AUSTRAC says charities and not-for-profit organisations are prime targets for criminal activities.

The financial intelligence agency has issued a risk assessment that describes the charitable sector as being a “medium” risk for money laundering and the funding of terrorism.

The study - conducted in partnership with charity regulator the ACNC - looked at 257,000 registered non-profit organisations in Australia, which together attract $134 billion in contributions each year.

It found 28 cases of suspected terrorism financing worth $5.6 million involving charities that send donations overseas in the four years to 2016.

Churches and sporting clubs were identified as typical of organisations vulnerable to exploitation.

In one instance, an unnamed charity had its charitable status revoked because of poor governance of its activities providing humanitarian aid to a country at high risk for terrorism financing.

The ACNC found it had no mechanism to monitor or protect donations once they left Australia.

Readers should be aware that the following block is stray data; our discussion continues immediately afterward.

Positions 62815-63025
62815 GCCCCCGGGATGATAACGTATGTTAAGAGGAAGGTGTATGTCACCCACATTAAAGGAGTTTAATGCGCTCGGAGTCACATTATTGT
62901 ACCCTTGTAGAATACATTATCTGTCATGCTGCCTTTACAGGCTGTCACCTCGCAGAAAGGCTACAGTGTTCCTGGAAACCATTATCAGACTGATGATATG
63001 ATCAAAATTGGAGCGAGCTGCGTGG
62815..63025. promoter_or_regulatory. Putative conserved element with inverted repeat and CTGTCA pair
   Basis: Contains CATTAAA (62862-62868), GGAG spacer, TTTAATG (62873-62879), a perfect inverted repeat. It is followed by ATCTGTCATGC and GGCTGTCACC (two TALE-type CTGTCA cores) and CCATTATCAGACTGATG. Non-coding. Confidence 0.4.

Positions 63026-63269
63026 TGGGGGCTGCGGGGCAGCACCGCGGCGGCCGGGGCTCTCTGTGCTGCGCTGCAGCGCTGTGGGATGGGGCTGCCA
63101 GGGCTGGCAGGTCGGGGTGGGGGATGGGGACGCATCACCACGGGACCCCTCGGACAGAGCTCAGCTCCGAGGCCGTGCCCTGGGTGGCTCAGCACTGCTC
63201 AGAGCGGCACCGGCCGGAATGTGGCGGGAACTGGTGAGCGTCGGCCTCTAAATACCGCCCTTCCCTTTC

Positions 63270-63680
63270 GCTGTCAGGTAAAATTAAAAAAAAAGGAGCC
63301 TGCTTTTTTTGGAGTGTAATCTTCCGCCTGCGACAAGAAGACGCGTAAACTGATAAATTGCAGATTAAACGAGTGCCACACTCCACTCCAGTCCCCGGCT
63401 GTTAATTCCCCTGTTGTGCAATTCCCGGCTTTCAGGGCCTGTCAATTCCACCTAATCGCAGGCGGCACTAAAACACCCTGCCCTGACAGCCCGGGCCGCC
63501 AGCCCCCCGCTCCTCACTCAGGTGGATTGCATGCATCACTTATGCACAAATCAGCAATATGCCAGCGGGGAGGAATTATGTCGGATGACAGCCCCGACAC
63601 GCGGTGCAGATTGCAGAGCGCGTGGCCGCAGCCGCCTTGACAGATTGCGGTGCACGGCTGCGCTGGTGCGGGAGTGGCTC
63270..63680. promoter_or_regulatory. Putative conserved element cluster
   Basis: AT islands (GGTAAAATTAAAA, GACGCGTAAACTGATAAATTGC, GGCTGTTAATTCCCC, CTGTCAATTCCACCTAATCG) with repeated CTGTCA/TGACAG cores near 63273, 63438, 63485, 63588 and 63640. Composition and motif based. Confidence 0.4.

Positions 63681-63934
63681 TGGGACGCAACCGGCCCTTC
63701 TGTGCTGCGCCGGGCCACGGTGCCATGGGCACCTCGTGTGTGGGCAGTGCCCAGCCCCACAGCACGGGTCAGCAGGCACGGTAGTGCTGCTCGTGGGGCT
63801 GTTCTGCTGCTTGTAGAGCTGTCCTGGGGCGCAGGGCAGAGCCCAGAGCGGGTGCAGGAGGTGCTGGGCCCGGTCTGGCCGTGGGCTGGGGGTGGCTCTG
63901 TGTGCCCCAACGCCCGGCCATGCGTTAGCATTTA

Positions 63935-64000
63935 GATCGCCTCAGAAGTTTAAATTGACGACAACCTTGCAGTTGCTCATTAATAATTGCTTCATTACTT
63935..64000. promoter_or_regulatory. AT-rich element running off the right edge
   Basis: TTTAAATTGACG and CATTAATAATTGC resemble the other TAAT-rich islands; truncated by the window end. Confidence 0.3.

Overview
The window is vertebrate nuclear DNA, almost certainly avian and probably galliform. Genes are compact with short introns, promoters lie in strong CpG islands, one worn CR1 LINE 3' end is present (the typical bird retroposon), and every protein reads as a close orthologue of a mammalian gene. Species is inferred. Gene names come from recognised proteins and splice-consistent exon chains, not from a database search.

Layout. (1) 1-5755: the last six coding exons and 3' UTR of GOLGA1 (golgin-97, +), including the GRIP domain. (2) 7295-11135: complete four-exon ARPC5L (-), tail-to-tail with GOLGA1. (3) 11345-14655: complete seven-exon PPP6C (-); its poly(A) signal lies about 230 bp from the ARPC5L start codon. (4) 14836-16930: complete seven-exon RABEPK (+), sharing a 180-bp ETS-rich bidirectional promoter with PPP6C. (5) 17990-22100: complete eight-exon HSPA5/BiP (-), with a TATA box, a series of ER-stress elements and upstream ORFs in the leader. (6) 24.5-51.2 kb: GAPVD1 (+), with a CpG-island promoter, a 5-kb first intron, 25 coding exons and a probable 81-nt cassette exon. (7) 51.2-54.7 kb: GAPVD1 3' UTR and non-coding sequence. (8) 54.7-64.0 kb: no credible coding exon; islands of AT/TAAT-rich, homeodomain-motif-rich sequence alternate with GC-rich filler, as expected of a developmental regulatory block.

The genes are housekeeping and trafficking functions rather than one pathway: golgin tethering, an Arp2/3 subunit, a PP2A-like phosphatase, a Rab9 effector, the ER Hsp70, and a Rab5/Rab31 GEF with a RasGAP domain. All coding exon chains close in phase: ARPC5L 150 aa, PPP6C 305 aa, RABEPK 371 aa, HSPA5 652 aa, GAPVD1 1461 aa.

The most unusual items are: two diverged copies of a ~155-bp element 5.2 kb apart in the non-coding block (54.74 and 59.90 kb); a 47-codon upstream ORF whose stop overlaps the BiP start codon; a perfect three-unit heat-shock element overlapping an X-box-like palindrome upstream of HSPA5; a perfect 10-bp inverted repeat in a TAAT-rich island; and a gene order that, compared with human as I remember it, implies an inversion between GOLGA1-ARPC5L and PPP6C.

ACNC commissioner Susan Pascoe said criminals target charities with poor oversight.

“Even one instance being unwittingly misused for terror finance or being a front for money laundering is one too many and the ACNC is vigilant to that,” Ms Pascoe said.

Justice Minister Michael Keenan there were significant links between not-for-profits and members of “serious organised crime groups”.

“The fact that criminals are seeking to target a sector founded on helping our most vulnerable just shows that they are the lowest of the low,” Mr Keenan said.

“What this report shows is that not-for-profits have the capacity to quickly raise and camouflage the movement of large amounts of funds offshore to support individuals or groups engaged in foreign conflict.”

Assistant Minister to the Treasurer Michael Sukkar said the report should prompt non-profits to assess their vulnerability and strengthen controls and reporting.

“While the vast majority of NPOs are run by honest, well-intentioned individuals, some NPOs have been exploited for criminal activity, particularly if the charity does not have strong financial and governance controls,” Mr Sukkar said.

“The Government will continue to engage with state and territory regulators to ensure we are working together as effectively and efficiently as possible to combat this activity.”